So, in 1968, with the Meredith Bi-Centennial arriving on the scene, and just around this time of year, a group of local bravos decided to wrest this once proud pound from the maws of the Laconia city council and claim it back for our little town on the bay.
At that time, I was a young, newly married disc jockey at a local radio station. The studios and offices of WLNH (1350 AM and 98.3 on your FM dial) occupied a building that was once a local church parsonage.
New England has millions of “once were” buildings. You can’t walk ten feet in this part of the North East without stumbling across the remains of at least one architectural remnant which over the years has been the meeting/dwelling place of many different folks from many different eras in our history.
In fact, come the witching-hour of Halloween, I’m sure the ghosts of rouge kneed flappers mix with the long since decayed up-turned noses of Presbyterian ministers and the ragged returning hero’s of our Civil War.
It was the day before the aforementioned holiday in which we let loose our giggling and jiggling children upon the helpless town folks to ring doorbells and squeal with delight the ancient cry – “Trick or treat!” I had just finished the eight to nine morning drive time hour and had switched to CBS in New York for the national news when I heard some commotion out side the booth and in the station lobby. I had just slipped off my headphones and stood up to stretch when the studio door banged open and in stepped several strapping lads dressed with tri-corner hats, leather breeches, cotton smocks and vests and carrying what looked to be very usable “Brown Bess” flint-lock rifles.
The Meredith Militia had decided to re-take,” by force if necessary” according to a local wag and ersatz colonel, one Wendell (last name withheld) - who has long since retired and lives quietly in the winter-time in far off Miami Beach Florida – the Meredith Town pound back to Meredith where it rightly belongs. He, along with several other local Meredith men, including Pete Currier (who will talk for hours with only occasional pauses to open a beer can), and Jack (last name withheld), fortified with patriotic zeal and some fine local hard cider, made a camp outside the station that night, arresting several passerby’s and raising a general ruckus.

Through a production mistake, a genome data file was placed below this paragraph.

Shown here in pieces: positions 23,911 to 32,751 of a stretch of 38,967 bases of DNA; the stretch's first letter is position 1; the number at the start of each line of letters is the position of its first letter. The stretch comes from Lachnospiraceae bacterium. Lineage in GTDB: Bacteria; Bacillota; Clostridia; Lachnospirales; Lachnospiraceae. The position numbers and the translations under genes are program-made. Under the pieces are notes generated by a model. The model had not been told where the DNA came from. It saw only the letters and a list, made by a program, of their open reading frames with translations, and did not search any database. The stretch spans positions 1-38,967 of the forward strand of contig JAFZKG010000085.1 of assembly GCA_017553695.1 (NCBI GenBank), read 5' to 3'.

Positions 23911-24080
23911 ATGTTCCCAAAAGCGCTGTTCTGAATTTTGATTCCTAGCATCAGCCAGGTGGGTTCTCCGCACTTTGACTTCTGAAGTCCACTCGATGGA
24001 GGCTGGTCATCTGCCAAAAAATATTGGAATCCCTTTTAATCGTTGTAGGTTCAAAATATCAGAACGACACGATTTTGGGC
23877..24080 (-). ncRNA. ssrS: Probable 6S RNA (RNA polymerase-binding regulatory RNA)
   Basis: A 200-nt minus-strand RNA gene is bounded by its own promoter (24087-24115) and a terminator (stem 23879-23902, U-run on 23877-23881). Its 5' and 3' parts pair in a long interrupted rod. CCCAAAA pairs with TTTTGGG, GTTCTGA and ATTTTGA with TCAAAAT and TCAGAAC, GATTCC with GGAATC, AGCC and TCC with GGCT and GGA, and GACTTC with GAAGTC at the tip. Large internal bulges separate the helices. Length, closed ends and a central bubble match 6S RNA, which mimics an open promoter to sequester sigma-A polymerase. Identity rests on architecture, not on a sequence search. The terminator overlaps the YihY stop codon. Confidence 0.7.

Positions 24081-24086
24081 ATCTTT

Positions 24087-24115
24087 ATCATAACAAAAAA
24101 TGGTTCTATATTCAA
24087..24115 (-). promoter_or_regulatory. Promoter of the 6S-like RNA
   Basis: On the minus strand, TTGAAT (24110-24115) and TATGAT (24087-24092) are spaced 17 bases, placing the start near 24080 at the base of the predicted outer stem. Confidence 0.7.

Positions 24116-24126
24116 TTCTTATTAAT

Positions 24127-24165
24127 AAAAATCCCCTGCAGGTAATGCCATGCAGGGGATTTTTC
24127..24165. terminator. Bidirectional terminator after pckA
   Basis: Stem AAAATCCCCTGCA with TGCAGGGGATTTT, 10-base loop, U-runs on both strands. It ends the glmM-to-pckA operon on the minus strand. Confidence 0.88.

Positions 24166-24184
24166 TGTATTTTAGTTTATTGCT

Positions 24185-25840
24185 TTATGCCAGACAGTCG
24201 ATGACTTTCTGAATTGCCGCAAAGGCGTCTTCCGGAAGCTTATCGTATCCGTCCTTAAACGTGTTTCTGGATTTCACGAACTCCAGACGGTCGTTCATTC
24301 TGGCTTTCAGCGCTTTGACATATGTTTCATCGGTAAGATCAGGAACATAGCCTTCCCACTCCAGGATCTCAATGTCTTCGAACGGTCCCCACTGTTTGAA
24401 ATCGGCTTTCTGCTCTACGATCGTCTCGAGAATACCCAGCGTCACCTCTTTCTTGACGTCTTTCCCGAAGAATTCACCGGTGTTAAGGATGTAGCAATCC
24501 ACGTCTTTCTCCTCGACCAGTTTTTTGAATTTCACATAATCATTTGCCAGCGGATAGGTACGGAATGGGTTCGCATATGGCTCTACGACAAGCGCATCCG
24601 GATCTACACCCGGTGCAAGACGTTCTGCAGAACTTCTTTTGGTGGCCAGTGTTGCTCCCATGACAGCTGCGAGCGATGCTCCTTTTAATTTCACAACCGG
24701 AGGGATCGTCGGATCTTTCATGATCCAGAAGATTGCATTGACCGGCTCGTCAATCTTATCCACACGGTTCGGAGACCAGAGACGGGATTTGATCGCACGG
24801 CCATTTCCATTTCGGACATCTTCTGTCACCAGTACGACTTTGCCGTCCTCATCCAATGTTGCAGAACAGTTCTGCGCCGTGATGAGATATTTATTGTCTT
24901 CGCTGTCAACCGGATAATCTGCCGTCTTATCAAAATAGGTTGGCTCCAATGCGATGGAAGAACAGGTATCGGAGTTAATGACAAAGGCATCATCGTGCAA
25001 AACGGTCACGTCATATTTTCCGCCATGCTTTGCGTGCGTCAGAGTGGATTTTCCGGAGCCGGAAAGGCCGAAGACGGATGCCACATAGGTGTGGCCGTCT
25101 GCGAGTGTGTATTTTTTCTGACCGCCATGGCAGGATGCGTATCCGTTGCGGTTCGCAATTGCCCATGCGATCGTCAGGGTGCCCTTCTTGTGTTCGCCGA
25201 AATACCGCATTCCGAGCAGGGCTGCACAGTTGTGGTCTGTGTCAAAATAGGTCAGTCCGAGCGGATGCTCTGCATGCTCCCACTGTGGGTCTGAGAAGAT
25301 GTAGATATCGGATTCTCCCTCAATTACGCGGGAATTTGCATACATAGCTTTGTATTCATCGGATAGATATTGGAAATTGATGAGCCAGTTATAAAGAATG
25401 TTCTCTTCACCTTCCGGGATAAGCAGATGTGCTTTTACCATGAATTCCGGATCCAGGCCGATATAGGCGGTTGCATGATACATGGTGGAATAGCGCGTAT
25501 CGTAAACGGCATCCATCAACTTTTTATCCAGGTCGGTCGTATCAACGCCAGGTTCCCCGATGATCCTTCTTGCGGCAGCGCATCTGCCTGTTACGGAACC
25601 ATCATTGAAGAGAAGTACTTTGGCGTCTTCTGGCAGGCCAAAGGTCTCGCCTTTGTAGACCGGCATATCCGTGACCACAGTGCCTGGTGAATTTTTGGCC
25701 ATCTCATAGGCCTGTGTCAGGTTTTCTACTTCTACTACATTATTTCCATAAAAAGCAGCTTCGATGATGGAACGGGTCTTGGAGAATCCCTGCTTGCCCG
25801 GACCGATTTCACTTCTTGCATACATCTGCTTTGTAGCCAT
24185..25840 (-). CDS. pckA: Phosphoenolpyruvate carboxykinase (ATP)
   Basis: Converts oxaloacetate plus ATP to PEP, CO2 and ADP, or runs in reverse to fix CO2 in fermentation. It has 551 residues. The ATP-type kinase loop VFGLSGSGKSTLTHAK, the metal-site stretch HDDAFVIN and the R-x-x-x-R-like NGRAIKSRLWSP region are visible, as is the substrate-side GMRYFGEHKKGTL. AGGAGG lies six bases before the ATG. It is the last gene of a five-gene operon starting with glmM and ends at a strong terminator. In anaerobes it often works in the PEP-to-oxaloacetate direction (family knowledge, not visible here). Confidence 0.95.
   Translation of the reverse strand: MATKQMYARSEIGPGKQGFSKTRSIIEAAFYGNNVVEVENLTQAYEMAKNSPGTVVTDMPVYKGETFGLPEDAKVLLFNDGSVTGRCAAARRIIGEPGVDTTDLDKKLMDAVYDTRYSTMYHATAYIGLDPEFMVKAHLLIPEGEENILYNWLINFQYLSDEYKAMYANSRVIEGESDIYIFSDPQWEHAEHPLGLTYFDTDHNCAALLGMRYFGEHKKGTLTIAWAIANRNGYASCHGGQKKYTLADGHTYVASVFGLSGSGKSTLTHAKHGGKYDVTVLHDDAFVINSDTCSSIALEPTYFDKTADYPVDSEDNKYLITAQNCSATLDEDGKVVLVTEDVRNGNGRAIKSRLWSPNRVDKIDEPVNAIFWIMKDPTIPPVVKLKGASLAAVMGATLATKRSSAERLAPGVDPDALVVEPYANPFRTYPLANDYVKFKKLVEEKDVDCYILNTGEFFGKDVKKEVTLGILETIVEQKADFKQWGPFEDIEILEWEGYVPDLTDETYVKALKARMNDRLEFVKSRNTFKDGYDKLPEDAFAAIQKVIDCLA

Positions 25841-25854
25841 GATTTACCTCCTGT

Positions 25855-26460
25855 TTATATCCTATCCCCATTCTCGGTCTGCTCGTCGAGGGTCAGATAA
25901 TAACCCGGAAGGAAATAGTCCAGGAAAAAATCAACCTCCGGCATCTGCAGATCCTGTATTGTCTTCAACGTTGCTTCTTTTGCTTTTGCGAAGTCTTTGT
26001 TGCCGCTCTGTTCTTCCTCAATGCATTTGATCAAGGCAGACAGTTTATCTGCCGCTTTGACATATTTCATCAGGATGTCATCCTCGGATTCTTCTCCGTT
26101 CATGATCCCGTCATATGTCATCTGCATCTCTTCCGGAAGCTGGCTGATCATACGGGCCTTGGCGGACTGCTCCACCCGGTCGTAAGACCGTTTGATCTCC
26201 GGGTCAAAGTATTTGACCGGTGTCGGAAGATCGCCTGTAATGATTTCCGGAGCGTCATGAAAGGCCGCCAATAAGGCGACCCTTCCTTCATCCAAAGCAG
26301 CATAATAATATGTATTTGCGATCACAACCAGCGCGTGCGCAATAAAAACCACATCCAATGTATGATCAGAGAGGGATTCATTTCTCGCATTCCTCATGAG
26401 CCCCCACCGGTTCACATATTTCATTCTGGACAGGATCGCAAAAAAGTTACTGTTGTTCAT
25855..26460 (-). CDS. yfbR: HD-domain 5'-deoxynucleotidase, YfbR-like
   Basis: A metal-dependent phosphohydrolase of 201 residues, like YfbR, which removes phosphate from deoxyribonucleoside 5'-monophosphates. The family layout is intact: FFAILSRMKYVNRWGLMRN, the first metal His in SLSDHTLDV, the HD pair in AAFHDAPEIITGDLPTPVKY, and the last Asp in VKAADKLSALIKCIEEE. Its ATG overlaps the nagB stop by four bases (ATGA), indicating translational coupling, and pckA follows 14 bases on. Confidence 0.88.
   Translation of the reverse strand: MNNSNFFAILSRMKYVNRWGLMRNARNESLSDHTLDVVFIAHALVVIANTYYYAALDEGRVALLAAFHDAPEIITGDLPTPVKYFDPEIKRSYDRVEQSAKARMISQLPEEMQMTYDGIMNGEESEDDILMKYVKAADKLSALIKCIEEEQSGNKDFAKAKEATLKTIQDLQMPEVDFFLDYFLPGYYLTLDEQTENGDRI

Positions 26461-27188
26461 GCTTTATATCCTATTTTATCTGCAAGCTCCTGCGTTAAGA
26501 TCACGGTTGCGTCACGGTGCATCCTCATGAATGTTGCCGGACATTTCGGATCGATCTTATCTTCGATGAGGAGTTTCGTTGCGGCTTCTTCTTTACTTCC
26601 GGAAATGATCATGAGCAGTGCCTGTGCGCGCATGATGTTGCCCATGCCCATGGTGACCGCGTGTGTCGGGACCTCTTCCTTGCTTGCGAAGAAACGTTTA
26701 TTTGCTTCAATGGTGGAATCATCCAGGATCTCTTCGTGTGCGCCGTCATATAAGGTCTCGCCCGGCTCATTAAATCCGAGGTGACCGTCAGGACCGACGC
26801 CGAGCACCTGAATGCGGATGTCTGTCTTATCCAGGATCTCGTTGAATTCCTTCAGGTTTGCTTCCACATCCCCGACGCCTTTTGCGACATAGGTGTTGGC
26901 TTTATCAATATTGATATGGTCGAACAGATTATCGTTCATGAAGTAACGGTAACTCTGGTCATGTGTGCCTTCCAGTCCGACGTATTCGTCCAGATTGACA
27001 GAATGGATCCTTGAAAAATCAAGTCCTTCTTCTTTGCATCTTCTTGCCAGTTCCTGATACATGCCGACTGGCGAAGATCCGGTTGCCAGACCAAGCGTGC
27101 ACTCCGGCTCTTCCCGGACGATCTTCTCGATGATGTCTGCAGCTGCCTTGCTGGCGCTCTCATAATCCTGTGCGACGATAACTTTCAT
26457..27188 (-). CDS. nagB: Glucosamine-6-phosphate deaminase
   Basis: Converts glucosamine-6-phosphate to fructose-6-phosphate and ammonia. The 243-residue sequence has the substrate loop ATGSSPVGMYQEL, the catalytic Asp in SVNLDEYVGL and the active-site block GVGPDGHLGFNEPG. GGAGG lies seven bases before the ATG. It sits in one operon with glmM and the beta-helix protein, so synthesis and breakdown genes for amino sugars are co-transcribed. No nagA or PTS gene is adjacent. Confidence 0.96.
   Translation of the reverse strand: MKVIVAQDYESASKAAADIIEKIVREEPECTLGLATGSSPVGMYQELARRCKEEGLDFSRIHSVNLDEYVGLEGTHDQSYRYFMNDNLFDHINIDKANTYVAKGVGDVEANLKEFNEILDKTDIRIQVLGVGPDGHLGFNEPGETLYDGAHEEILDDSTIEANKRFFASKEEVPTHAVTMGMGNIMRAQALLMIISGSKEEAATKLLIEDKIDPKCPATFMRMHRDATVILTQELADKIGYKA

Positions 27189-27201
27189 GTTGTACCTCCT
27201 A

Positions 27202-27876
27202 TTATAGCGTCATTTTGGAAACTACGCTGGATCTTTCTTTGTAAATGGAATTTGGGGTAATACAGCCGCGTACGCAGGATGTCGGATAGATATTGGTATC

Of course it was all in good fun and the “bail money” they raised from capturing local, well known citizenry was contributed to the local chapter of the Red Cross. And it made a wonderful story in the town papers.And the pound? Well it never actually fell back into the hands of the Meredith town council and the ragged little band marched back into town the next day, with the help of a few dented pick-up trucks.
But for a few moments, I thought Halloween had slipped into a quantum autumn and the enemy was at the gates.
Now the granite square sits, stone lintels open to the sound of nearby traffic; empty of livestock and a towns financial reward: forlorn and alone across a busy highway from a 200 year old cemetery and a colonial style farm-house with an FM radio tower and transmitter. The wind left over from Sandy hums through the guy wires and if you listen very closely you will hear ghostly barking, bleating, lowing and grunts from the spirits of farm animals past.